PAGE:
Why must China come up to speed with the West? Why can:t the West slow down to what China?
The highlands episode has blown over & what has done it for the highlanders?

Sun Bin said...


yes, you have a good point.

ignoring those protest is one pretty good response. but we know they didn't, and that only made things worse.

china is not singapore, it had the original sin of calling itself 'communist', a population size so big that people view it as a key potential competitor and use it as an excuse to sell arms to its own government, etc...... i wouldn't care about the olympic, but boycott and embargo/etc could hurt its development, and its negotiation in international affairs. (eg how much more it paid to get into the WTO club)

Anonymous said...

"p.s. online world is not a good place to do survey. "

True. That is why I always use the term "netizen" when talking about online discourse. However, the number of people whose perceptions of China come from media sources, including online forums, versus the number of people who've actually experienced China first-hand is large. Likewise, netizens from the same country feed on each other, and online content can become mainstreamed as evidenced by the photos of the torch relay in Seoul. The Chinese MSM initially ignored the violence until it became a big issue in China's online community. Once the cat was out of the bag, the MSM had to address it. Online content is certainly not representative of a population at large but its influence shouldn't be discounted especially since, it seems, that Chinese rely on online content much more than Westerners do as an alternative to China's heavily censored media.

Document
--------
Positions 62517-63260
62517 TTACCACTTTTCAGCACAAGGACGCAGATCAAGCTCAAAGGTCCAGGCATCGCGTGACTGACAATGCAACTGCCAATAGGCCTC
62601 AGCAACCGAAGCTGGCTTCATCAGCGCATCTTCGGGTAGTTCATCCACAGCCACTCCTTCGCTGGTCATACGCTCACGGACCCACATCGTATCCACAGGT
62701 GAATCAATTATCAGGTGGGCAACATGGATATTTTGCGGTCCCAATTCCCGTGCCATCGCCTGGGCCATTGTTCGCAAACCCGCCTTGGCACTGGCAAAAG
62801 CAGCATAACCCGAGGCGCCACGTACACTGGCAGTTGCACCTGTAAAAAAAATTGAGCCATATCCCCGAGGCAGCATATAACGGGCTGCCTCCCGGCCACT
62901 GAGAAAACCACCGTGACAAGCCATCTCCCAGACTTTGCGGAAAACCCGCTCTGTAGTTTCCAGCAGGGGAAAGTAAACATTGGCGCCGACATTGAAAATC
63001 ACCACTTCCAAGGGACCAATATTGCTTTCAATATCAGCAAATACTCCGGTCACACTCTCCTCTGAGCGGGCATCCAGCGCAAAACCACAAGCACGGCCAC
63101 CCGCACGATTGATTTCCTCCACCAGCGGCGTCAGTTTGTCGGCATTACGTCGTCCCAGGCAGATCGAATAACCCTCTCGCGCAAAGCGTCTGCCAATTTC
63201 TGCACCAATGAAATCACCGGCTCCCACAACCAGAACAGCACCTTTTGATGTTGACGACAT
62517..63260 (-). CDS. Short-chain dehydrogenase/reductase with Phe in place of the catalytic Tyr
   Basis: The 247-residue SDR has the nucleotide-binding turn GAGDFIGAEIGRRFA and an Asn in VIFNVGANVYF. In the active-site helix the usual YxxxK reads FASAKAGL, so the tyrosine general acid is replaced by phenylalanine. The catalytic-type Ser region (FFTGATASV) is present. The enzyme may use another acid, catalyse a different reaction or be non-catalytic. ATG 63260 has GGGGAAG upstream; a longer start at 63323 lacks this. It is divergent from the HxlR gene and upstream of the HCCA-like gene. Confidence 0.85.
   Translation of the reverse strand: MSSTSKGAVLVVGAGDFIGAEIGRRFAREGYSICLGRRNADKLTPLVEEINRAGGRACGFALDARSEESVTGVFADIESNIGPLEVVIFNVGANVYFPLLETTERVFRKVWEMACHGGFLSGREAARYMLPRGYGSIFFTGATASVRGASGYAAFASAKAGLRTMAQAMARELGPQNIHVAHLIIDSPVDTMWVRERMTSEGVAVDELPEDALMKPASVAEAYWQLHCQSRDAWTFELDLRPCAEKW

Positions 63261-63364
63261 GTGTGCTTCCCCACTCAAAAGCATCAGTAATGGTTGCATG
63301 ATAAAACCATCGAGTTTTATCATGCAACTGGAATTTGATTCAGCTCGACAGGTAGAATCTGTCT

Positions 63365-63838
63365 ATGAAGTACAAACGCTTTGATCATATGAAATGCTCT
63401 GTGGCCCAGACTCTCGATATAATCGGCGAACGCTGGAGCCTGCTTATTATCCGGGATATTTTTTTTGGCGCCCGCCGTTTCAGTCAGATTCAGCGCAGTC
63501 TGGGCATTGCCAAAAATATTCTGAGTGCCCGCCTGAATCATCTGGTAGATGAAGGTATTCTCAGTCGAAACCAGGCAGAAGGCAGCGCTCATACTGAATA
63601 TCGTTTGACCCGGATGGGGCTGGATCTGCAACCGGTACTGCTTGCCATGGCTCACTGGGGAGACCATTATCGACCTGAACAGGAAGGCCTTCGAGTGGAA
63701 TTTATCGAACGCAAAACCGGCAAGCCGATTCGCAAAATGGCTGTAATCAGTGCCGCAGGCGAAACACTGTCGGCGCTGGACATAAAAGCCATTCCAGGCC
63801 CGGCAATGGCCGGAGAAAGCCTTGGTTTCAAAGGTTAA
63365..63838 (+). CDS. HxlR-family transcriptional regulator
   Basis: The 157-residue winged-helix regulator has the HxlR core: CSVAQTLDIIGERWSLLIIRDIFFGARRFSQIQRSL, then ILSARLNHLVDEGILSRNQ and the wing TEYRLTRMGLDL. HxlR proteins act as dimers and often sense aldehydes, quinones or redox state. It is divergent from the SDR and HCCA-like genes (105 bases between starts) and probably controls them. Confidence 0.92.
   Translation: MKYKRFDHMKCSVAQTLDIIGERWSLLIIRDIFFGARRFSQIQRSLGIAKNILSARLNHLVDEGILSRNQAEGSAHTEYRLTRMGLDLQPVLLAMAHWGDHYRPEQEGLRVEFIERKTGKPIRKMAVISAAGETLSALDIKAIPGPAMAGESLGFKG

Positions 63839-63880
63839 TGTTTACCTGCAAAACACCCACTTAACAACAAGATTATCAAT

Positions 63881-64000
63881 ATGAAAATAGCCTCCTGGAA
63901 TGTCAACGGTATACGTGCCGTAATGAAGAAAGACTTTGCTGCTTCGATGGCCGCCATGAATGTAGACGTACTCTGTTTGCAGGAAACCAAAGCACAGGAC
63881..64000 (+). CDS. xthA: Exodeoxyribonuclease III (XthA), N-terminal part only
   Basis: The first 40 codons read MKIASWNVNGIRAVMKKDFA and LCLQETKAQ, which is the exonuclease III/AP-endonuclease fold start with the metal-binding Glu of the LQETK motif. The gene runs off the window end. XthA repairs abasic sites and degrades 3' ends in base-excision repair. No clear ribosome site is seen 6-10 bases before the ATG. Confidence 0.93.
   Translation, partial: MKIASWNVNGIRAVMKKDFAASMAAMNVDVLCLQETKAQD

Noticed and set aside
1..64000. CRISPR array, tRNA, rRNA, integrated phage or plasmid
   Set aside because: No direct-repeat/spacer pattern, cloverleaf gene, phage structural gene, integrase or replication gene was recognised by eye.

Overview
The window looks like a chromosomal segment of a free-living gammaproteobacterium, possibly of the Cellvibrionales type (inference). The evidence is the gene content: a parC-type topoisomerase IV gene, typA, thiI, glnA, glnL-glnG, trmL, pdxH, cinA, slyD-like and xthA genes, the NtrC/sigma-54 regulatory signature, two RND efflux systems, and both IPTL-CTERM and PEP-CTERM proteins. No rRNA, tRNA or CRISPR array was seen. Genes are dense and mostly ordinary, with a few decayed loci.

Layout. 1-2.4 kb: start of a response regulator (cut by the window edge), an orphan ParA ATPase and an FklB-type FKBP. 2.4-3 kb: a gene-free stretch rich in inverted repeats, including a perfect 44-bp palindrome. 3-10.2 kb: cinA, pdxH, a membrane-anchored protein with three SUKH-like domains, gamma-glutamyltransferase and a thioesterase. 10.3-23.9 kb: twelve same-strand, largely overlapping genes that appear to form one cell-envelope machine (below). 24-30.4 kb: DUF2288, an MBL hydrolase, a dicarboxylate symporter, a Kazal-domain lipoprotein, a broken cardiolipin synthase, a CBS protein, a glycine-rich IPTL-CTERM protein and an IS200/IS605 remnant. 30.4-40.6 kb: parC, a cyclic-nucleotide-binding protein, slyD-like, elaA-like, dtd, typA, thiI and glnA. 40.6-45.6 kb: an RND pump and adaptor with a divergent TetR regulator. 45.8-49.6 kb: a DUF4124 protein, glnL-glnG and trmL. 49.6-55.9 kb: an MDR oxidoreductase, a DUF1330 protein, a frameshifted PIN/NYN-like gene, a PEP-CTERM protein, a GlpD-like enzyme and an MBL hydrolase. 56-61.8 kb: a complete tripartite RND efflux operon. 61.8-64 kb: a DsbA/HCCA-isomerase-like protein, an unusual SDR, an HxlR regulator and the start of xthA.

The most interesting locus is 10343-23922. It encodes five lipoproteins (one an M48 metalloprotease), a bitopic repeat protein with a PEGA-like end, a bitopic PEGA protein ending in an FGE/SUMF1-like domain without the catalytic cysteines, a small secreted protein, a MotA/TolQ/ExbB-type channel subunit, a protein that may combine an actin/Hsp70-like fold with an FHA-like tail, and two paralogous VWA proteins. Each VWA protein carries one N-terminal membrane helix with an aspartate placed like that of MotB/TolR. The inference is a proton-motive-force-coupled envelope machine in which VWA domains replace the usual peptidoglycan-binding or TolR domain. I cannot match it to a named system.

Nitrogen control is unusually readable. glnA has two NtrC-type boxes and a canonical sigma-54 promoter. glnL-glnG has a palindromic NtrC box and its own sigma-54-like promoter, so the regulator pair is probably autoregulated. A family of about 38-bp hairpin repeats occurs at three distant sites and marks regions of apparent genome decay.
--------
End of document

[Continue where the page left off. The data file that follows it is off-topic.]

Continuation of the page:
"china is not singapore, it had the original sin of calling itself 'communist',"

China didn't just call itself Communist. It actually was Communist until Deng Xiaopeng took over and finally started reforming an economic dinosaur. Legacies of decades of real Communism, like danweis and state-owned enterprises still exist in present-day China. The Party still rules and intends to keep on ruling by not actually practicing what it preaches.


Anonymous said...